• TH E I N TE RA CT I VE WHI T E B O AR D R E VO LU T I O N• ‘We can only afford a few boards at this stage, so we want to be able to move them around.’• ‘We want to be more equitable in the way we share the boards between different classrooms.’• ‘We think that having portable boards will save money on installation costs.’• ‘We’re worried about potential vandalism, so we want to be able to lock them away when not being used.’ The truth is that portable boards are hard to move around, time-consuming to set up and frustrating to use; they steal valuable class timewith the constant setting up and pulling down of a data projector; theyare inconvenient; they require constant recalibration; and they are farmore likely to get damaged. Having to fiddle around with power leadsand projectors in order to use the board is simply not a viable propositionfor most teachers, and while a few diehard technology buffs might beprepared to do that, the vast majority of teachers will not. This is why mobile IWBs simply do not work in the long term—teachers will not use them if they constantly steal precious time away fromthe lesson. Although having movable IWBs may seem like a good solutionfor schools that are introducing the technology and want to share themaround the school in an equitable way, the truth is that this approachrarely succeeds and the boards never really build enough critical massto be used well. Accept the reality of mounting your IWB permanentlyin your classroom. All the conventional wisdom—and lots of research—suggests that IWBs must be permanently installed into classrooms to beeffective in the long term. The only time a portable board might make sense is when a schoolalready has a strong commitment to IWBs but perhaps wants a movableboard to be used at staff meetings, parent nights, training sessions orother such events. In such cases, a portable board can be a valuable pieceof equipment. For all other situations, however, a portable board shouldnever be seen as the primary means of bringing IWB technology intoa school.B ur n the boat sTeachers will get the most benefit out of an interactive whiteboard ifits use is seamlessly integrated into their daily routine. While they maynot necessarily want to use their IWB every minute of the day, the idealsituation is such that they can access it on demand when they want it.38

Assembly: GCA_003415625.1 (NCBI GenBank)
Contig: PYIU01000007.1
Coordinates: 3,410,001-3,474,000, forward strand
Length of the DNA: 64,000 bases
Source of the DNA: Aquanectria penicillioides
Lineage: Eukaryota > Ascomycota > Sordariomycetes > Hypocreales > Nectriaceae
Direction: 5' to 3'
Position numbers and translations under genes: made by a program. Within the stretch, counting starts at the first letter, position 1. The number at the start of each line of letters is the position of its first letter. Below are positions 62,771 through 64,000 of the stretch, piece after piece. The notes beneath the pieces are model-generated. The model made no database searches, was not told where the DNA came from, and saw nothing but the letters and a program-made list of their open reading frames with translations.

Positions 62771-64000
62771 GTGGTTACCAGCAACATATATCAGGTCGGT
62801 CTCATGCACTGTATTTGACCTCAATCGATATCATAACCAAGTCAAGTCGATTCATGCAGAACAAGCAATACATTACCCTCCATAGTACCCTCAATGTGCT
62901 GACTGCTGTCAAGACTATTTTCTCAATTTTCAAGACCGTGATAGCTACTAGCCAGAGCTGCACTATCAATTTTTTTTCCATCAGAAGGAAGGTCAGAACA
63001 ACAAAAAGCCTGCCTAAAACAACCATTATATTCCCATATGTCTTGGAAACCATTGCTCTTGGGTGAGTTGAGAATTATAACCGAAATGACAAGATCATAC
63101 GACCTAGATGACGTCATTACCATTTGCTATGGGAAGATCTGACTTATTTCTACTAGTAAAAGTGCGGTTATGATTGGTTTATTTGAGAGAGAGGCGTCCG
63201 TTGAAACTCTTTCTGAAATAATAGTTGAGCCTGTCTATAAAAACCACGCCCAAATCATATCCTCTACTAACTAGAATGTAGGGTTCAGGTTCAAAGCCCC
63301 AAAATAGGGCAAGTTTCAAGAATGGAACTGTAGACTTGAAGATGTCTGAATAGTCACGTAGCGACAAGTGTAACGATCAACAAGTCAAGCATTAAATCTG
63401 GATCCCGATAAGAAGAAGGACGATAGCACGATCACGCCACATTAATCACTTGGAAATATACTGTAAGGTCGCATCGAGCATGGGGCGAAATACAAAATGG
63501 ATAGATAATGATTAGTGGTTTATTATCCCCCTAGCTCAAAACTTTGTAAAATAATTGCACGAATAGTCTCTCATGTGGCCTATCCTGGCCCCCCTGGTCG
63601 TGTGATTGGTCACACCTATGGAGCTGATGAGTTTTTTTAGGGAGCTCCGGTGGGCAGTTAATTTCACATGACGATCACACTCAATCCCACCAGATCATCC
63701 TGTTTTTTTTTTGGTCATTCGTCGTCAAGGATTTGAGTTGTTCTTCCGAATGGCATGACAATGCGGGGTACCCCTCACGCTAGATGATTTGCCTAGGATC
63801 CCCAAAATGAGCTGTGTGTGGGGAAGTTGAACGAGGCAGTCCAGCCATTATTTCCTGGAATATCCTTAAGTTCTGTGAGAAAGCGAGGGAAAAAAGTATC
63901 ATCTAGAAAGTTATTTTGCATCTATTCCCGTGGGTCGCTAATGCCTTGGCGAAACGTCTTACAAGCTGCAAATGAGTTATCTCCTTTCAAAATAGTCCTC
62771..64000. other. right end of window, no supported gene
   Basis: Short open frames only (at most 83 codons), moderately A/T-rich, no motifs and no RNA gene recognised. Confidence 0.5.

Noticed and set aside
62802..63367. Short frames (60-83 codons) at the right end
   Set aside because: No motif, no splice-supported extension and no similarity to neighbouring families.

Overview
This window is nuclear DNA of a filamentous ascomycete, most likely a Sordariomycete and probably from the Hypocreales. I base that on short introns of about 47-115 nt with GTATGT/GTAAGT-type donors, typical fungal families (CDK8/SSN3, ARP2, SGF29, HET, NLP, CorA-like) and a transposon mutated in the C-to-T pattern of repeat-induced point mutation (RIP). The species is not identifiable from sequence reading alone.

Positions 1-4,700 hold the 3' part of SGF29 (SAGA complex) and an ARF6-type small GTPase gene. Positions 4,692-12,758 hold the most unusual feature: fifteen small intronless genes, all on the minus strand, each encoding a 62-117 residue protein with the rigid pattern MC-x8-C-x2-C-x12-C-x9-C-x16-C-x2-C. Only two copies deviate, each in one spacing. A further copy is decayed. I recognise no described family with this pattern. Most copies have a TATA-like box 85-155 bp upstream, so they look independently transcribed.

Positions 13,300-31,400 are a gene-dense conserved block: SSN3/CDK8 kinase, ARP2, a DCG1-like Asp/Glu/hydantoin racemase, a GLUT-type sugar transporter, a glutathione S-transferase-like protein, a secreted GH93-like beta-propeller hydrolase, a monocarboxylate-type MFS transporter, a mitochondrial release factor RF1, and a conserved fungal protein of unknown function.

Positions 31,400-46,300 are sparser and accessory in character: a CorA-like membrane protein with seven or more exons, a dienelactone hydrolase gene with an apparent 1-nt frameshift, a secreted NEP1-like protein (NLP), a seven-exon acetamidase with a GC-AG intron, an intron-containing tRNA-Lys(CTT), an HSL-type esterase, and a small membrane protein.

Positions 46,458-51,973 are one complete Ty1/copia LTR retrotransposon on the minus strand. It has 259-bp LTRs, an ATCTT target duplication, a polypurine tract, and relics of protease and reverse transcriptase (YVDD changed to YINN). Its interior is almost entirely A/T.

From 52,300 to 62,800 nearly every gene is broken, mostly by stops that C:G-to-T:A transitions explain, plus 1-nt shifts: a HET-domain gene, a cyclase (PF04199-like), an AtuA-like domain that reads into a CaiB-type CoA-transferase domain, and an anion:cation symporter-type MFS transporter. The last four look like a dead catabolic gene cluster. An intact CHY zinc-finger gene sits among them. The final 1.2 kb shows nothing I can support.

• S E T TING U P Y OU R C L A S S R OOMIf the IWB is to become the primary tool for bringing digital resources intothe classroom, it belongs in a place where everyone can see it. In many schools about to make a serious commitment to IWBtechnology, teachers will have passionate discussions about whetherthe interactive whiteboard should completely replace the existingconventional teaching boards. The argument is made that teachers stillneed the conventional board; they still need a place to write notes; andthey don’t want to have to use an IWB all the time. Listen carefully tothese discussions. They will give an insight into just how much of a cultureshift the school is about to face—whether teachers enthusiastically agreeto get rid of the old boards and replace them with an IWB; whether theyargue tooth and nail that the existing boards should stay and the IWBsshould go ‘to the side’. Some may even suggest that the IWB be mountedon the back wall … ‘That gives us the best of both worlds; we still havethe regular whiteboard at the front of the room and the students just needto turn around to see the IWB when we use it.’ (Yes, this sort of thinkingreally does exist in some schools.) Needless to say, if the decision is madeto mount IWBs to the side or even at the back of classrooms, this couldbe a warning sign that the school is likely to be facing rather more of aculture shift than they are prepared for. In these discussions about wherethe boards should go, the degree of resistance that arises can providean interesting insight into the underlying mindsets about IWBs and thechallenges likely to be faced as the school tries to move towards a newtype of digital teaching. That is not to say that tearing down the old whiteboards (orblackboards) and having only an IWB is necessarily the right solution foryour school. There may be perfectly valid reasons for maintaining someaccess to conventional boards, and a well-made case by teachers shouldbe listened to and judged on its merit. In some high school classrooms,especially, having some conventional whiteboard space can be a veryhandy thing, useful for jotting down a quick note when the projector hasbeen turned off, or for many other practical reasons. Conventional boardsare also useful when substitute or casual teachers have to take a class asthey may not be skilled in the use of IWBs. Some schools do rip all the old boards out; some keep a bit ofconventional board space just in case; and some treat the IWBs assomething they plan to use only occasionally. And while there is no rightor wrong answer, you ought to be aware that the decisions you makeabout where you place your IWBs are reflective of other, deeper issues 39